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Everybody’s Responsibility

As one antibiotic after another loses ground to a new resistant strain of bacteria, government officials and scientists from industry, academia, and professional scientific and medical organizations have met to examine the problem and discuss what can be done. New alliances and partnerships are forming among public health departments and scientists based at universities, and between giant pharmaceutical companies and small biotechnology firms. Now the question is: Can we beat antibiotic resistance?

The answer involves almost everybody. Drug manufacturers are one significant part of the solution.

Pharmaceutical and biotech firms are placing in the pipeline many potential new drugs intended to help meet the challenge of resistant bacteria. One is a class of antibiotics known as everninomicin that the Schering-Plough Research Institute is developing. George Miller is glad his company hung on to a soil organism called Micromonspora carbonacea, which was shown to have antibiotic activity nearly 20
years ago. From 1979 to 1984 company researchers worked with the organism and found it could make an antibiotic that was not toxic and was active against a range of disease-causing microbes known as gram-positive bacteria. But the scientists quit working on it, Miller says, because in the ’80s there was no need for a new antibiotic of this type.

In 1990, when they noticed that some gram-positive bacteria were beginning to develop resistance to existing drugs, Schering-Plough scientists plucked the organism from its home in the freezer and started back to work on it. Everninomicin contains seven different sugars that are not involved in any class of medicine used in people, Miller says. This means that no current form of drug resistance can transfer to
the new antibiotic, which in lab and animal studies has killed resistant strains of staphylococci, streptococci, and enterococci, three of the most problematic bacteria. Miller points out, however, that “resistance will probably happen to all new drugs eventually.”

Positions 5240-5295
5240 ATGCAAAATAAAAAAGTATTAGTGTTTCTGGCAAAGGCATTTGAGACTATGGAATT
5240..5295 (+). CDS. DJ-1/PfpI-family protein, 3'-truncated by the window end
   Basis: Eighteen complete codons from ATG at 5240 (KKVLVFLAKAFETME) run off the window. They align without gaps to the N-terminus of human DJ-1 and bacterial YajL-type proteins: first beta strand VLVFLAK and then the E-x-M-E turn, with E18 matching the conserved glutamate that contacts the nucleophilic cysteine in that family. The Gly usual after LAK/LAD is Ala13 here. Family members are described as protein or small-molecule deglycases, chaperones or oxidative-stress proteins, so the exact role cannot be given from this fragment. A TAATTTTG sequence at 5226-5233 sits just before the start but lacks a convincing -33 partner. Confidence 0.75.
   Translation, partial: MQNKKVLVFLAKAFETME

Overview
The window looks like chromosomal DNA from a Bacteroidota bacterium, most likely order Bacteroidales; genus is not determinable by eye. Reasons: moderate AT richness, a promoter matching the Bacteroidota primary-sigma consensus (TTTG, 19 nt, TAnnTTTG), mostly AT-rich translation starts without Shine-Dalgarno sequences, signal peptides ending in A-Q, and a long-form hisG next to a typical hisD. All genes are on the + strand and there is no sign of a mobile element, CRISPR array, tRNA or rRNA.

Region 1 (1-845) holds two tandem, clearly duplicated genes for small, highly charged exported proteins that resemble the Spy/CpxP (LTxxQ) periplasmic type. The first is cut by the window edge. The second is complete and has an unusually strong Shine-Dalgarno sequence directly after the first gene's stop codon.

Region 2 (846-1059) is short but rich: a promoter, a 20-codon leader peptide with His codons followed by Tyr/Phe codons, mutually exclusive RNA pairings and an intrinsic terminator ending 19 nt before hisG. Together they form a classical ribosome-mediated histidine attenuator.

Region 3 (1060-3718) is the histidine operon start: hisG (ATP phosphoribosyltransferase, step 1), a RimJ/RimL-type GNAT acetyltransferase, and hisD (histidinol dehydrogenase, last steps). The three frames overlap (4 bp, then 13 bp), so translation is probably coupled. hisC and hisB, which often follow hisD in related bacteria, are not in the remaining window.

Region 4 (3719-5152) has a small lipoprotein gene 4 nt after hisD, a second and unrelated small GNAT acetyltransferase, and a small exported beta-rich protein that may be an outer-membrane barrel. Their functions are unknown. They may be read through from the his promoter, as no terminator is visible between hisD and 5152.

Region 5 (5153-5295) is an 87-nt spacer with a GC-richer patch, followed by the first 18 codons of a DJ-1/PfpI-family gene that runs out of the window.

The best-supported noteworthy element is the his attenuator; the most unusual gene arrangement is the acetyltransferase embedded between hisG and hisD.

Clinical trials of the first everninomicin drug have begun in South Africa and Latin America. And they may start soon in the United States, Miller says. If those trials succeed, the FDA may take another two to three years to approve the drug, he adds.

Even sooner than that, another new class of antibiotics-the oxazolidinones-may be ready for use, courtesy of Pharmacia & Upjohn, Inc. Scientists at E. I. Du Pont de Nemours actually discovered oxazolidinones more than 10 years ago but couldn’t overcome a toxicity problem with the compound, so they stopped trying to develop it into a usable antibiotic. Gary Zurenko, a senior research scientist at Pharmacia & Upjohn, was sitting in a scientific meeting in New York in 1987 when Du Pont researchers described the product. Zurenko was intrigued by its unique mechanism of action, which unlike other inhibitors stops the initiation of protein synthesis in bacteria. This was significant because its way of preventing protein synthesis in bacteria implied that “organisms resistant to the known protein-synthesis inhibitors would likely not be resistant to the oxazolidinones,” Zurenko explains. The compound also looked attractive as a drug candidate because it could be given by mouth as well as intravenously.

Over time, Pharmacia & Upjohn researchers developed a set of oxazolidinones far less toxic than the Du Pont compound. Zurenko re-ports that the first drug his group created, Linezolid, works against methicillin-resistant staphylococci, vancomycin-resistant enterococci, and penicillin-resistant streptococci and retains other key features of the early oxazolidinones. His company is now testing Linezolid on patients at several sites around the world, including in the United States.

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Tagged: Biomedicine

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